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RedsBaron
05-10-2006, 10:20 AM
I have occassionally made posts here celebrating the joys of little league baseball, which I have particularly enjoyed in recent years as the Reds, until this season, were hopeless.
Yesterday evening was the exception, as much of what can be wrong in kids' sports came to the surface. My 13 year old son's junior league baseball team played a game at another field I will call "M". Fans, umpires and coaches combined to make it an ugly evening.
During the game, the mother of one boy on our team became very upset. I could hear her muttering about wanting to, well, physically confront (her words were stronger) the "M" fans or players, whom she said had been calling her son names. Given my aging ears, I hadn't heard anything, but my son later told me that the "M" fans had been calling her son a "fat ass" repeatedly during the game; the boy is overweight and probably sensitive about it. He really seems to be a gentle kid who tries his very best.
After the game, a "M" parent came over to our dugout, claiming someone had called her son an ethnic slur. I hadn't heard that either, and my son told me he had heard nothing.
Meanwhile, although the home plate umpire seemed to be well intentioned, his concept of the strike zone was limited, and he made admissions of not totally knowing the rules. Worse, while he complained, he totally failed to control the behavior of the "M" coaching staff, which regularly had three coaches in the first base coaching box and whose behavior was often obnoxious.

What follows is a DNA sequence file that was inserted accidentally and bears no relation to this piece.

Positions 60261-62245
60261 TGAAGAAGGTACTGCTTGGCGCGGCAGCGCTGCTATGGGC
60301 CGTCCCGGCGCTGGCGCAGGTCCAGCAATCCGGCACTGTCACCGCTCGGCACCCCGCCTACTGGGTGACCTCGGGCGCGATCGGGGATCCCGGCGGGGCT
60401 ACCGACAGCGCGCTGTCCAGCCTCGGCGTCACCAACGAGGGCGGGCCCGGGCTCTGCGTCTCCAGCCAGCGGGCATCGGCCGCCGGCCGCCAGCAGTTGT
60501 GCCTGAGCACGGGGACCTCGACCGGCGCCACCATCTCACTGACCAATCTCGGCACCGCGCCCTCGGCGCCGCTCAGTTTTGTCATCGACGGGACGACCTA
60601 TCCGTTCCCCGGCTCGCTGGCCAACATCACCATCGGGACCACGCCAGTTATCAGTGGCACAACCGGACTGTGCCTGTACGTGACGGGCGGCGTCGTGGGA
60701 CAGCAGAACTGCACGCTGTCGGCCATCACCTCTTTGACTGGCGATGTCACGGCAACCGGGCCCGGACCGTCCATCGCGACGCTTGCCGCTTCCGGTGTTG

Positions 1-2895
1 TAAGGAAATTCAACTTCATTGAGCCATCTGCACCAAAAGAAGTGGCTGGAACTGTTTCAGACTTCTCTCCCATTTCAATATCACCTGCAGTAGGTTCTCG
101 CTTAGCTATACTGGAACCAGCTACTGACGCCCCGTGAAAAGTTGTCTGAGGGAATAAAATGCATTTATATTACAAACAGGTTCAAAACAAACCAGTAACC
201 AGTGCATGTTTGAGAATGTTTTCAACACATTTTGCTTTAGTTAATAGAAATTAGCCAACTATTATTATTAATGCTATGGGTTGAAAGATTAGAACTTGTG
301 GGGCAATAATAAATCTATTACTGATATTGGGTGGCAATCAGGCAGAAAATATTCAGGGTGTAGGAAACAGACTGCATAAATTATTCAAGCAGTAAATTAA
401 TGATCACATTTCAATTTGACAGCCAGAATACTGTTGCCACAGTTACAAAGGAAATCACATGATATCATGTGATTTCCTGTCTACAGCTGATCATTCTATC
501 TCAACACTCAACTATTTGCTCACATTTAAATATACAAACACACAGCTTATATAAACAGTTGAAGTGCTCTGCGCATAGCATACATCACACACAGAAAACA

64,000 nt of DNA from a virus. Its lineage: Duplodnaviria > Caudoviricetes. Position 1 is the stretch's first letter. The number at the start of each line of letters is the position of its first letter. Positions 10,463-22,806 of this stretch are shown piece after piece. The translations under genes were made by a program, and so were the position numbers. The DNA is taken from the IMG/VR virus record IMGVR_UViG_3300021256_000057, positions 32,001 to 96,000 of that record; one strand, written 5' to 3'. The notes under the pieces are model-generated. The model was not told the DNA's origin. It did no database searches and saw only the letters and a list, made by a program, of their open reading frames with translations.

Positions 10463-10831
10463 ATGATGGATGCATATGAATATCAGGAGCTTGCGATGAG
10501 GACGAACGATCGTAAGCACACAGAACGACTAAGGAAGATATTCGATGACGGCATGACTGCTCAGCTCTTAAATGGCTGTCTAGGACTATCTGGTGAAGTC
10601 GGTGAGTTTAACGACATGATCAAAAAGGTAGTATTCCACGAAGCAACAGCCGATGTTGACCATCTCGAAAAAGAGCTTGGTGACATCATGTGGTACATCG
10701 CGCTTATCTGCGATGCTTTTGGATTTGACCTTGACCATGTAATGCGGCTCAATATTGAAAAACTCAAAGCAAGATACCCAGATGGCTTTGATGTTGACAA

The "M" head coach made numerous trips to the mound each inning and repeatedy called his hitters back to the dugout for discussions, as if he didn't want a full seven innings to be played on a field that lacked lights. Very early on, as "M" took an early lead, we were speculating that he was in effect playing a game of "running out the clock."
My son's team was losing, 6-5, entering the top of the sixth inning. We tied the game and had two runners on base when my son, in a horrible slump, came to the plate. He promptly lined a two run single to give us the lead, 8-6. Not another pitch was thrown, as the umpire promptly announced that it was too dark to continue play. Since the inning had not been completed, the score reverted back to what it was at the end of five innings, and "M" had "won."
The head coach of "M" came over to our dugout. His only concern was verifying that he had "won."
The score of that game will not long be remembered, and I had no wish to become involved in an argument at a baseball game. But had not discretion prevailed over valor, I would have told "M"'s coach that no, he didn't win--he lost his integrity and honor.
Ugly.

Reds Fanatic
05-10-2006, 10:39 AM
It's pretty sad that it is usually the adults that ruin the game for the kids.